I can hit any bank I want, any time. They got to be at every bank, all the time.
~Johnny Depp as John Dillinger in Public Enemies
When it comes to monitoring, almost really doesn’t count. That’s why if you’re using a monitoring tool that does automated system polling, you may be missing out. What happens during those times when the system isn’t polling still counts, and can actually be masking real problems you’re not seeing.
And that’s the problem in a nutshell with polling tools. You have to be watching all the time or you miss something. Much like Johnny Depp’s character in Public Enemies quoted above, you have to be in every bank all the time to catch the problems.
And if your bank gets hit while you’re not watching, you could be screwed. Of course, if your application performance deteriorates enough, you’ll definitely hear about.
Your Help Desk phone lines or online queues will fill up in a hurry with angry and anxious employees wondering why the application they need to complete their work is suddenly pokey or worse, not working.
As authors Alistair Croll and Sean Power pointed out in Chapter 10 of their book, Complete Web Monitoring, lots of stuff can happen when it looks like everything is operating fine. It could be you’re simply measuring the wrong thing, or it’s an issue that you hadn’t anticipated, like users accessing a web-based application using a different browser than the one or two you tested.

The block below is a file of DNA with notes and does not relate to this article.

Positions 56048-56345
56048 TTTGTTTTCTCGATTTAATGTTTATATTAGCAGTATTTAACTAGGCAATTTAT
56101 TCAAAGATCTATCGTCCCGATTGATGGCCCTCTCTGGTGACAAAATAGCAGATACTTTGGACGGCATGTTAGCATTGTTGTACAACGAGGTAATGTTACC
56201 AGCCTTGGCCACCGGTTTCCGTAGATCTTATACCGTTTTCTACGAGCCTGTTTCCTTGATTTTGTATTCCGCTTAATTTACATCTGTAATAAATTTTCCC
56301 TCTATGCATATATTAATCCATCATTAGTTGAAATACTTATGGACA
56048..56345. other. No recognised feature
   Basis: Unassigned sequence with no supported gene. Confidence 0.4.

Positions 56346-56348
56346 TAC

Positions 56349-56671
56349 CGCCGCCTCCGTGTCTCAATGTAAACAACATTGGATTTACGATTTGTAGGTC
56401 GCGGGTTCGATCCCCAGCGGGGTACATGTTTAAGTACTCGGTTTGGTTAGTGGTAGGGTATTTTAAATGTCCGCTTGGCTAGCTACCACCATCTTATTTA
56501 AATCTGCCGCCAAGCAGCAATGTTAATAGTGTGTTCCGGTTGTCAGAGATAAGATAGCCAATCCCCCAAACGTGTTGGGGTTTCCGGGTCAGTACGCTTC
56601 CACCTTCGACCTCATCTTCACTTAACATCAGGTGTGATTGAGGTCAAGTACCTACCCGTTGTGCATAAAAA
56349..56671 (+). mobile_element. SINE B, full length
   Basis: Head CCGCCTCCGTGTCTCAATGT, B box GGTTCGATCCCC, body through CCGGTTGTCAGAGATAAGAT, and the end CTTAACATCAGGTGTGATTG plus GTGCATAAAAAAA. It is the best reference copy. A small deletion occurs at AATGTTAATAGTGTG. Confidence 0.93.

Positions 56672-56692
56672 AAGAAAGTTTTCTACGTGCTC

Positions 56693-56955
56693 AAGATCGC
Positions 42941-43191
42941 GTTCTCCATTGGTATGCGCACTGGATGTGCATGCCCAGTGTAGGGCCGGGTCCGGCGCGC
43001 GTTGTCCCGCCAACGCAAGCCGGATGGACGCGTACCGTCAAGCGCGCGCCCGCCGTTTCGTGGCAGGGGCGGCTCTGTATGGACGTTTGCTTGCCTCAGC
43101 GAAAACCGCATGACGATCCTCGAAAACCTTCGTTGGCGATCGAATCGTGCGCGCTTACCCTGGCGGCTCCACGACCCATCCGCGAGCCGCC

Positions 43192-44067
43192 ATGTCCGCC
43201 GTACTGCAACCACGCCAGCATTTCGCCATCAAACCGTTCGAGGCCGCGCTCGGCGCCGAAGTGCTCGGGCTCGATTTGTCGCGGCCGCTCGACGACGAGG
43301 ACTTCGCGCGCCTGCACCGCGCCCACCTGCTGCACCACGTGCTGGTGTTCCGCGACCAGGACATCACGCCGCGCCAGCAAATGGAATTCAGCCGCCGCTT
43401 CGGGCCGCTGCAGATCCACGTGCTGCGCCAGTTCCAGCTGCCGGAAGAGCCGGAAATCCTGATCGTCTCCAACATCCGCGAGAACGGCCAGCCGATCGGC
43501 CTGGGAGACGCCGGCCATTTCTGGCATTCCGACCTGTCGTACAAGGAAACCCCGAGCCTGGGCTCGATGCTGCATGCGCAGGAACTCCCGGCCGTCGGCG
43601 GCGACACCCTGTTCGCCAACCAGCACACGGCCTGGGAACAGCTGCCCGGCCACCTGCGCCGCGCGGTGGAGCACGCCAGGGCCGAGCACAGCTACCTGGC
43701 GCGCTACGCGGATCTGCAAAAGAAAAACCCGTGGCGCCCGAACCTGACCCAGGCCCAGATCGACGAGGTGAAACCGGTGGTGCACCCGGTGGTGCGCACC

And if you are dealing with an intermittent problem, your polling software may show everything is working fine and your users just happen to be hitting the site when it’s not working in a very unhappy and unfortunate coincidence.
As Croll and Power write:
In other words, there are plenty of ways your site can be working and still be broken. As one seasoned IT manager put it, “Everything could be blinking green in the data center with no critical events on the monitoring tools, but the user experience was terrible: broken, slow, and significantly impacting the business.” To find and fix problems that impact actual visitors, you need to watch those visitors as they interact with your website.
If your job is to monitor the system, and the software you’re using has missed an important event, it’s embarrassing for you. Users (and more importantly) the managers and executives in charge of the idle employees are probably not going to want to hear that it’s a monitoring software issue.
And that’s the bottom line for monitoring professionals. The fact is it’s a rare shop that has a single monitoring tool in place, so you probably have more than one type watching your critical applications and network hardware, but those monitoring tools should be able to watch every bank all the time. If you’re not doing that, what you’re not seeing can definitely hurt you.